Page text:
D.  Laws

Unlike the English, the Normans were not in the habit of writing down their laws. The earliest Norman lawbook—in fact, the earliest in France—was written down around 1200, although it is generally accepted as reflecting earlier usage. The Norman Coutumiers have been published as a set: Le Très Ancien Coutumier de Normandie: Texte latin. Edited by Ernest-Joseph Tardif. SHNP 13.1.1. Rouen: Espérance Cagniard, 1881. Le Très Ancien Coutumier de Normandie: Textes français et normand. Edited by Ernest-Joseph Tardif. SHNP 13.1.2. Paris: Picard, 1903. Summa de legibus normannie in curia laicali. Edited by Ernest-Joseph Tardif. SHNP 13.2. Paris: Picard, 1896.

Two texts of feudal inquests survive, the first from 1133 and the second from 1166:  Feoda ecclesiae Baiocensis. In Recueil des Historiens des Gaules et de la France 23, 699-702. Paris: Victor Palmé, 1876.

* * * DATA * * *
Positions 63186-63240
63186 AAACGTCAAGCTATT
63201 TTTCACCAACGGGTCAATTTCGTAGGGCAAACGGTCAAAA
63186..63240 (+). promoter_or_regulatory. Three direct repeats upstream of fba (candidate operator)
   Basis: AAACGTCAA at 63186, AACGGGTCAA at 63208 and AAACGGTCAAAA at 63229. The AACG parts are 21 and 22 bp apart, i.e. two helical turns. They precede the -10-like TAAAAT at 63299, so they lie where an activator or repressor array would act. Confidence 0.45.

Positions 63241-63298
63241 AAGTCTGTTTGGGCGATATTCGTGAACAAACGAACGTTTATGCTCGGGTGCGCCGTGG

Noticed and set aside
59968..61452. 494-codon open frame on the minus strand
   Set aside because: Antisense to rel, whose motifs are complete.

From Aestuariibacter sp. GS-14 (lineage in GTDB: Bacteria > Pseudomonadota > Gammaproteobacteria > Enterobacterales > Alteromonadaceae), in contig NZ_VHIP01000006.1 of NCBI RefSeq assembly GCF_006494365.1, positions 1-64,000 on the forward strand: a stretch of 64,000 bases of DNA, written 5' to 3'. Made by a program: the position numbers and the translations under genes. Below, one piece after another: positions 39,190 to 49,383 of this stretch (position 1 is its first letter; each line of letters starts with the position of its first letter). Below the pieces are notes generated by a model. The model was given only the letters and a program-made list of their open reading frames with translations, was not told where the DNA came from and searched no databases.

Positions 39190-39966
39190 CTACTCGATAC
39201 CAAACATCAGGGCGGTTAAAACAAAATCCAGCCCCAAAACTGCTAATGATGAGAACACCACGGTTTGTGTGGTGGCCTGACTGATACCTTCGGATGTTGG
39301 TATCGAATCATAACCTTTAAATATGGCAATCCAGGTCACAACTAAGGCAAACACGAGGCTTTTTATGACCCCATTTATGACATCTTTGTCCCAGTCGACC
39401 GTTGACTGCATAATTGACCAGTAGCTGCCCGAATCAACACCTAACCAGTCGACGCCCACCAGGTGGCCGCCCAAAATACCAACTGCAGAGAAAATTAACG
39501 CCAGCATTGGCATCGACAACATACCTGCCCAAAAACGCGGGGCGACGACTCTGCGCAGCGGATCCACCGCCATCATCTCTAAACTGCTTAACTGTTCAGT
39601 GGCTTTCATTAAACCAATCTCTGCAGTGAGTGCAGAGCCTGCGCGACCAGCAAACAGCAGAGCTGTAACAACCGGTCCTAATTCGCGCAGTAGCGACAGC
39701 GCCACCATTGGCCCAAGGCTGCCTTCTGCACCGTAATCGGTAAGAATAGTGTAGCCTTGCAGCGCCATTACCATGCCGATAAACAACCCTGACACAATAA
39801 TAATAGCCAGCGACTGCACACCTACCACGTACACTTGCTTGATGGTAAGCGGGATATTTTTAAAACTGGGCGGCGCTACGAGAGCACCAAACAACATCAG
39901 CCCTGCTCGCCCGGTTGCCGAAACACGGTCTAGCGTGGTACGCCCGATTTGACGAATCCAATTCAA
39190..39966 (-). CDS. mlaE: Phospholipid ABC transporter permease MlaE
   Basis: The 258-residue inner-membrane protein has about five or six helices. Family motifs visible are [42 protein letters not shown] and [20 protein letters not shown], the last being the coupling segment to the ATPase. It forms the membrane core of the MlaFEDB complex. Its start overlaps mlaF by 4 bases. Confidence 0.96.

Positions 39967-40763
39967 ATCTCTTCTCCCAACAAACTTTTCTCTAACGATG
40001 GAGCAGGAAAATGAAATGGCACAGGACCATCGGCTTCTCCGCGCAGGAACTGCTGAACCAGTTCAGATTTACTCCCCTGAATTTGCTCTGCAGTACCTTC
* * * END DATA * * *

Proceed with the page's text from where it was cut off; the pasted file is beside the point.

"Infeudationes militum qui debent servitia militaria Duci Normanniae, et in quot militibus quilibet tenetur ei servire." In The Red Book of the Exchequer, edited by Hubert Hall, 624-47. Rolls Series 99. London: Eyre and Spottiswoode, 1896.

And two liturgical texts survive, dealing with the accession of a new ruler:  "Ad ducem constituendum." In The Benedictional of Archbishop Robert, edited by H. A. Wilson, 157-59. Henry Bradshaw Society 24. London: Harrison and Sons, 1903.

Wormald, Francis. "An Eleventh-Century Copy of the Norman Laudes Regiae." Bulletin of the Institute of Historical Research 37 (1964): 73-76.